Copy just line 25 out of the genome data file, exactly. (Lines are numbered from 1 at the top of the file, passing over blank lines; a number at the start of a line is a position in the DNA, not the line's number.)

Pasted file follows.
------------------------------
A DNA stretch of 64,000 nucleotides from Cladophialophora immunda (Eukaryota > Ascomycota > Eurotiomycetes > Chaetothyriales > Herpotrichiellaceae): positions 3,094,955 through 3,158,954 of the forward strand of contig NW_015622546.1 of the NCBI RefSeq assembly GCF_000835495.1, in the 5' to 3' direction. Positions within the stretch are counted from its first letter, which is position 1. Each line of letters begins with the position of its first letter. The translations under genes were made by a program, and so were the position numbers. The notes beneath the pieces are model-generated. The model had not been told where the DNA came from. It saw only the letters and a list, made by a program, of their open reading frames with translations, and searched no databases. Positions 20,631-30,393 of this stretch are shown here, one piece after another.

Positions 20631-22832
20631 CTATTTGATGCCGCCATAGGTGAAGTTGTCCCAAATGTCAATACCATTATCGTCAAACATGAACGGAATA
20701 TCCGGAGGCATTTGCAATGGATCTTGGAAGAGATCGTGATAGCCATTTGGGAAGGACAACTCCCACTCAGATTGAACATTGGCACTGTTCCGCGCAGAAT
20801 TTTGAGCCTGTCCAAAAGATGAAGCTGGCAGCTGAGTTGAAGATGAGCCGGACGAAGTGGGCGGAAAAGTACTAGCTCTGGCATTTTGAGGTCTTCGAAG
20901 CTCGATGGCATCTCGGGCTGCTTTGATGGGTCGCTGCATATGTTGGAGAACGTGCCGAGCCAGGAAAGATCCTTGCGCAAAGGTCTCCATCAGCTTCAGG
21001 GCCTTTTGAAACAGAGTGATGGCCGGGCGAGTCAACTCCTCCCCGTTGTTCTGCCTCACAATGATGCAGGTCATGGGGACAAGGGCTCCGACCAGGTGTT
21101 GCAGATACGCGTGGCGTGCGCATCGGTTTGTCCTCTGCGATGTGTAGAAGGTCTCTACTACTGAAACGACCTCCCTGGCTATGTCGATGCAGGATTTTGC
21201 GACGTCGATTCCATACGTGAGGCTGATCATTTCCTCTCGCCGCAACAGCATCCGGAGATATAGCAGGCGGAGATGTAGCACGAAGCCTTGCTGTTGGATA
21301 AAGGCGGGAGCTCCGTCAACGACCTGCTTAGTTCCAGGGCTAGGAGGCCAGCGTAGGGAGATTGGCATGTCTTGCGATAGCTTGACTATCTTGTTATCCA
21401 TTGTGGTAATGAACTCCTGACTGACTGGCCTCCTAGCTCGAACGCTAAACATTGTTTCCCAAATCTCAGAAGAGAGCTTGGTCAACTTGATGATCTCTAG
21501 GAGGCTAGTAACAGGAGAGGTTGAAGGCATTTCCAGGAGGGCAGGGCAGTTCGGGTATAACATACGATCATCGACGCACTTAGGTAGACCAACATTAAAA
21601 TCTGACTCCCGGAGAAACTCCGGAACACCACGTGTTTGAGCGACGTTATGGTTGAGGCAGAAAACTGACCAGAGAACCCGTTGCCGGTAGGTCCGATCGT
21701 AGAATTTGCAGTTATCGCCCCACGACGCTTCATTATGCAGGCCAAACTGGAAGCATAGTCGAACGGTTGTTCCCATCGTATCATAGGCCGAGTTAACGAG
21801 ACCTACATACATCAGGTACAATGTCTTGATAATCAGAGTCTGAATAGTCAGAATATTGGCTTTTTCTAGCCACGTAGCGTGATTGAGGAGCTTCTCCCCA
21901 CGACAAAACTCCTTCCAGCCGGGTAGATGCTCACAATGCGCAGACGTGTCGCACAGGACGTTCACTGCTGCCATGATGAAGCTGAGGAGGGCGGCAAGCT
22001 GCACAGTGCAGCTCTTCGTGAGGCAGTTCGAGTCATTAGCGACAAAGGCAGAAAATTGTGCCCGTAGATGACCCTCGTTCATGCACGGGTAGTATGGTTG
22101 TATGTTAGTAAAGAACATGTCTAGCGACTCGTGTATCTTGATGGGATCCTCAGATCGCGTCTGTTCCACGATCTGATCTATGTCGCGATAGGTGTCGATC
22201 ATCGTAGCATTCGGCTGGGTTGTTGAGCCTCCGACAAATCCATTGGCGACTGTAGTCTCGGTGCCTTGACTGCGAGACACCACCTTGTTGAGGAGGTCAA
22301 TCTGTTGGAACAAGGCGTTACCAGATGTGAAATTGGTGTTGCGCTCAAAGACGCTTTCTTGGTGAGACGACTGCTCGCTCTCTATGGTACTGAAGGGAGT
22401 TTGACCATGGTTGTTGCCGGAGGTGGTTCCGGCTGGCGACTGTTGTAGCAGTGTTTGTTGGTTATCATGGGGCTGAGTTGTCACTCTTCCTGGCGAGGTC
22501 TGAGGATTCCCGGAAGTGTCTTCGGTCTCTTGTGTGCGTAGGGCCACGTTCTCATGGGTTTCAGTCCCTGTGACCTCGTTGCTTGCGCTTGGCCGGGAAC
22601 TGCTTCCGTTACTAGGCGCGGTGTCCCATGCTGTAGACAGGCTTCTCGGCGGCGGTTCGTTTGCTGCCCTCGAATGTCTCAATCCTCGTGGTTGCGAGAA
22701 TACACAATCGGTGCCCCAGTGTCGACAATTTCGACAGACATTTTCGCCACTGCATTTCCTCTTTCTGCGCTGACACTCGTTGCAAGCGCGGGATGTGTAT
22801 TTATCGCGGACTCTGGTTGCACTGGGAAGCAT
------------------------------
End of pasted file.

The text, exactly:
22801 TTATCGCGGACTCTGGTTGCACTGGGAAGCAT